Dollar attracts safe-haven flows as China tightens restrictions
Demand worries deal heavy blow to oil prices, gold retreats too
Stock markets trade sideways, but fundamentals spell trouble
Dollar regains ground
The US dollar spent most of this month on the ropes, pressured by signs that inflation is simmering down and speculation that the Fed is in the final chapters of its tightening cycle. Yet, the reserve currency came back swinging on Monday, regaining lost ground with some help from safe-haven flows.
Hopes that China will relax its covid strategy were crushed over the weekend, after the government tightened restrictions in some major cities to deal with rising caseloads. Hence, the notion of a paradigm shift in China seems to have been premature, especially since the recent rescue package for the embattled property sector did not include enough firepower to turn the tide.
With bets around an imminent Chinese reopening being unwound, a wave of risk aversion swept through global markets. In the FX arena, the currencies that retreated the most were those with high economic exposure to China or a tight correlation to global risk sentiment, such as the Australian and Canadian dollars. Across the risk spectrum, the US dollar was the main beneficiary.
Another crucial week lies ahead, featuring the minutes of the latest Fed meeting and the S&P Global business surveys on Wednesday. The minutes are outdated, since this meeting took place before the bombshell inflation data and we’ve heard from almost every FOMC official since then. Nonetheless, the market always finds a way to react to this release. A message of ‘determination’ could give the dollar a small boost.
Oil slides, gold retreats
It was a hellish week for crude oil, which suffered heavy losses as demand concerns overpowered some supply developments that were favorable for prices. The outlook for global fuel demand continues to deteriorate, with China’s intensifying covid outbreaks and nearly every piece of incoming data pointing to a recession in the Eurozone and United Kingdom.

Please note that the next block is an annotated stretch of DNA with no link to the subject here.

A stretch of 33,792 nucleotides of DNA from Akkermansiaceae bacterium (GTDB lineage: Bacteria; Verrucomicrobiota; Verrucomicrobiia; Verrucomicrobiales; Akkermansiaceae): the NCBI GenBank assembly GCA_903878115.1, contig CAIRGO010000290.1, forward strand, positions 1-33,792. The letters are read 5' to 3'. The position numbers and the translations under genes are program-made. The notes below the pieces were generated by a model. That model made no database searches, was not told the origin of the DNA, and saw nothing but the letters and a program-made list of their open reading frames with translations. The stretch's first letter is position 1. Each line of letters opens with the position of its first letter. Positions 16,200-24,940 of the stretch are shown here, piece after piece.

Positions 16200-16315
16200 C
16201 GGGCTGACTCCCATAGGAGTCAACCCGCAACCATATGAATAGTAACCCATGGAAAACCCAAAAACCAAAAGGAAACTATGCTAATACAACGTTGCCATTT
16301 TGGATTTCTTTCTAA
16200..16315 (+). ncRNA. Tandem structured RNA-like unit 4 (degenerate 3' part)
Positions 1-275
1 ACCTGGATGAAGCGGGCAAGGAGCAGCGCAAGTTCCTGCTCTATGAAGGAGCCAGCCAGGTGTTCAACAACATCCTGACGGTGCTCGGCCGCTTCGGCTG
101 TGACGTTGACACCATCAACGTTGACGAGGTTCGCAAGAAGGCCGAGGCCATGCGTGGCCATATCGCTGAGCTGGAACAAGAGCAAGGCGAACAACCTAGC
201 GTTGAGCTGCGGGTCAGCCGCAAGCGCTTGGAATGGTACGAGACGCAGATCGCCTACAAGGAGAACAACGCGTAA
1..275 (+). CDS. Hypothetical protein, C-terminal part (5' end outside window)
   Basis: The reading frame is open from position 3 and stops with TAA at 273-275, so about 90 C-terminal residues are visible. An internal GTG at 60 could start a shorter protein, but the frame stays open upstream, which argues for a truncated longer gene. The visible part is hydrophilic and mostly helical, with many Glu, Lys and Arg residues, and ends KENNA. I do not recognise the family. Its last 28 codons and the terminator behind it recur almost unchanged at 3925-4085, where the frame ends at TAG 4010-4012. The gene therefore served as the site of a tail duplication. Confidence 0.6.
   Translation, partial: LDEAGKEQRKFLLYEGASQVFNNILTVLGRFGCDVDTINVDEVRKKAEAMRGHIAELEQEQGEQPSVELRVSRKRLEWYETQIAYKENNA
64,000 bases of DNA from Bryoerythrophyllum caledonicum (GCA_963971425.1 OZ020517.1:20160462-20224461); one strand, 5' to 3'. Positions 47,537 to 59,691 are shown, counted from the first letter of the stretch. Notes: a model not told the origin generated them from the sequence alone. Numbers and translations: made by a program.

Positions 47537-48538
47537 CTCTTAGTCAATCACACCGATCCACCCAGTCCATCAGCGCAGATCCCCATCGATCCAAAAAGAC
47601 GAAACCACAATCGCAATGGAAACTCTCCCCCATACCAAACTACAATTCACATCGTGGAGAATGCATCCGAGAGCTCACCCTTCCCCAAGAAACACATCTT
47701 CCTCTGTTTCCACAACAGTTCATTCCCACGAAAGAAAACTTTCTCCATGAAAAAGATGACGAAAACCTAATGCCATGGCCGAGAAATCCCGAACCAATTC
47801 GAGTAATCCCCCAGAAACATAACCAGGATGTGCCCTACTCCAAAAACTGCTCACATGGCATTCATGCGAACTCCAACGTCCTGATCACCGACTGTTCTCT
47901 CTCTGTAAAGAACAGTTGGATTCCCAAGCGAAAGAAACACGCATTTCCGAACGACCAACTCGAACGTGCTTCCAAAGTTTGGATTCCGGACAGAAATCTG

On the supply side, even though OPEC has announced plans to slash production, it was not enough to nullify the prospect of demand destruction. There is also chatter that Europe is overloaded with oil, as refiners ordered as much as possible ahead of the ban on Russian crude that will come into force early next month.
Staying in the commodity sphere, gold prices are on the retreat, surrendering some of the gains they recorded after US inflation clocked in below expectations. The trading dynamics governing gold shifted this year, with bullion forfeiting its traditional safe-haven qualities and turning into a mirror reflection of the US dollar and real yields. Hence, gold has essentially transformed into a barometer for interest rate expectations, putting its fate in the hands of the Fed.
Wall Street drifts
Stock markets traded sideways last week, as traders sifted through a mountain of clues to decide whether the latest recovery was just another bear market rally or the early phase of a reversal.
There’s a real dichotomy between the equity and bond markets. While stock market valuations and earnings estimates are more consistent with a soft economic landing, the dramatic inversion of the entire yield curve suggests bond traders expect the economy to hit a wall soon.
It’s not just bond investors. Every leading economic indicator is screaming of trouble ahead - business surveys warn that demand is faltering, retailers are swimming in inventory they cannot unload, housing is rolling over, and consumer confidence is in the gutter. With valuation multiples still stretched and earnings estimates for next year out of sync with what these indicators suggest, the stock market storm is probably not over yet.